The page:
Welcome to Politics Bites, where every afternoon at It's A Free Country we bring you the unmissable quotes from the morning's political conversations on WNYC. On Leonard Lopate today, author Rebecca Traister talked women in politics, from Hilary Clinton's historical run in 2008 to the rash of conservative Republican women seeking office this season.
Rebecca Traister, author of Big Girls Don’t Cry: The Election that Changed Everything for American Women, discussed the implications of this season's raft of conservative women seeking election to Congress and Governors' mansions across the country.
Grouped under the banner of Sarah Palin's twist on feminism, Traister said many in the 2010 class of Republican women candidates project an aggressive stance, but one loyal to traditional social values. Palin calls them Mama Grizzlies. They are unique, Traister said, because they wrest women's history and female empowerment away from its historic home on the left.
"In fact what we are seeing is a giant push, or at least a very visible push, by a lot of women on the right to not only gain seats in Congress and gubernatorial seats, but also to sort of claim a piece of women's political history. To say we are the party of American women and American women's political progress. And Sarah Palin is leading that charge, and doing so, I think by in part by resituating the idea of women's qualification for political office in the maternal."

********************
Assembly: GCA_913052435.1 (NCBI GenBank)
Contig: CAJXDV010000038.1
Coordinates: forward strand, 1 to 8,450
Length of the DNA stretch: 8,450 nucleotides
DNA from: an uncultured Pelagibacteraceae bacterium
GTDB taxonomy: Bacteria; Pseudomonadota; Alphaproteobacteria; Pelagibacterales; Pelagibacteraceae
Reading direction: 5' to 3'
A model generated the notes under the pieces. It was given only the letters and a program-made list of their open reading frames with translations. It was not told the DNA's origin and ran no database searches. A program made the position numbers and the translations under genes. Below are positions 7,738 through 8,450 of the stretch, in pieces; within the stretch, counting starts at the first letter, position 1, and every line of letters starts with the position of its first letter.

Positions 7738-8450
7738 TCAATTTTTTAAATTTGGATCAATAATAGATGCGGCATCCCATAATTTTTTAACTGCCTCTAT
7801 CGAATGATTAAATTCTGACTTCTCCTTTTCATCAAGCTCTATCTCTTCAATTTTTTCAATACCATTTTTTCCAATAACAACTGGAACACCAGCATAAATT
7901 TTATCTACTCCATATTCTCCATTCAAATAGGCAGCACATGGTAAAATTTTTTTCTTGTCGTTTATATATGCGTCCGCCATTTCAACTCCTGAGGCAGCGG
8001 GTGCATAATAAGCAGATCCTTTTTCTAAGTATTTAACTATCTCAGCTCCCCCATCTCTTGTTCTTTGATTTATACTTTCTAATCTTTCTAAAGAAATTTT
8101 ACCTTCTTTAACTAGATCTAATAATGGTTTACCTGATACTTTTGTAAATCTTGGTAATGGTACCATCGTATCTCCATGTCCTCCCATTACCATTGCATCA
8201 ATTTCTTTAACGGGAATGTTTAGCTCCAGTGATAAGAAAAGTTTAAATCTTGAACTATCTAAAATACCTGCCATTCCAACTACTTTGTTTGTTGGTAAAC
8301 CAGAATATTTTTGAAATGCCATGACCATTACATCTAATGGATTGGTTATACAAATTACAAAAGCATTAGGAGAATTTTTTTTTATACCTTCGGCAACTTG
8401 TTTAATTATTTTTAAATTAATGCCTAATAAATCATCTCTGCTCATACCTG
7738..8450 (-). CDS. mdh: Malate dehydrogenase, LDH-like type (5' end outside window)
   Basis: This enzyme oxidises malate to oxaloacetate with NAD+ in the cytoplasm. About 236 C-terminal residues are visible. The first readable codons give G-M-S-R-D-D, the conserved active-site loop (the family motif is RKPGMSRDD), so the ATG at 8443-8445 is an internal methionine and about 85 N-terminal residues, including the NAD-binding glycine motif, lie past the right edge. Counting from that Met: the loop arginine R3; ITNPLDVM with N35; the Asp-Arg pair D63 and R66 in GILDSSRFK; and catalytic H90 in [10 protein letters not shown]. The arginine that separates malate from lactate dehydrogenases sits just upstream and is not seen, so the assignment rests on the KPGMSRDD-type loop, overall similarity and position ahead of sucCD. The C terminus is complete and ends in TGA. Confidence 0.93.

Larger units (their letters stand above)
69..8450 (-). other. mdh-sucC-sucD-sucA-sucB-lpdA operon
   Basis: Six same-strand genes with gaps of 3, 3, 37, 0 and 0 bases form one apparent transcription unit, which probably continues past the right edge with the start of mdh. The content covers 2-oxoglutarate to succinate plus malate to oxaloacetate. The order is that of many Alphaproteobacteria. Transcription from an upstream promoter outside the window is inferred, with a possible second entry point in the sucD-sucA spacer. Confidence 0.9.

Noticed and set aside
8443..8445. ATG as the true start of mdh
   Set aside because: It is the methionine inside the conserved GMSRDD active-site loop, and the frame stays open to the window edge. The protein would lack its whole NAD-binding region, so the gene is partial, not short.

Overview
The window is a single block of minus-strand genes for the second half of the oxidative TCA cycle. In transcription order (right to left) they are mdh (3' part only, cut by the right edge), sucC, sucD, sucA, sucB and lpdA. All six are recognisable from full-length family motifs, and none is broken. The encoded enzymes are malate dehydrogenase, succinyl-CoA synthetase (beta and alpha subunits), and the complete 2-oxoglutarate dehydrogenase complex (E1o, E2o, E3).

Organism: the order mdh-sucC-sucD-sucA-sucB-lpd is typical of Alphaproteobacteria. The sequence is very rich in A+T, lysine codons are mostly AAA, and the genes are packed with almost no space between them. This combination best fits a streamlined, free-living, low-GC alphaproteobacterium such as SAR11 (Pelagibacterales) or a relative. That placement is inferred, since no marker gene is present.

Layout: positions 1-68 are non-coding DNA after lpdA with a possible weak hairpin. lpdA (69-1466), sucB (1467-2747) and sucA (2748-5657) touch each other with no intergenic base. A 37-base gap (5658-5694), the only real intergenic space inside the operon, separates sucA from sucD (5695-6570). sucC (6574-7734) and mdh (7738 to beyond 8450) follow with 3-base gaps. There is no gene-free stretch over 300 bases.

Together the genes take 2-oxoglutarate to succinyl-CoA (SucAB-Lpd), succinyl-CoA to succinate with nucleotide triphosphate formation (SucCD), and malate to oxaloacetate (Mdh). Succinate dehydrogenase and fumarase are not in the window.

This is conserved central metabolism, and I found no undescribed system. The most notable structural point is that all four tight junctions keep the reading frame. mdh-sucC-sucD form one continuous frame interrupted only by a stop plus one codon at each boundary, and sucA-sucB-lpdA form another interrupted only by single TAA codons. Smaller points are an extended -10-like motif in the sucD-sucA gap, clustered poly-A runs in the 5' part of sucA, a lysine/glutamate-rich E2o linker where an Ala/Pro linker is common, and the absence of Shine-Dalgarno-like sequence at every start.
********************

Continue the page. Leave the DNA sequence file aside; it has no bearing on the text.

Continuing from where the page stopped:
Traister said the 2008 presidential election represented a greater watershed for women, even through Hillary Clinton did not win the Democratic nomination for the presidency. Being a major candidate with a serious shot at the nomination was history-making. And her campaign changed the way women in politics are understood, paving the way for this year's candidates.
Going strictly by the numbers, 2010 Year of the Woman may end up seeing fewer women in office.
Even if there is a small influx of Republican women, it seems possibly likely that so many Democratic women are going to lose their seats that we might actually see a net loss in terms of how many women are in Congress.
The rise of conservative female candidates underscores the fact that their is no litmus test for being able to claim the feminist mantle, Traister said.
"One of the challenges that has always been in front of feminism is this question of how do you represent as many women and as many women's interest as possible."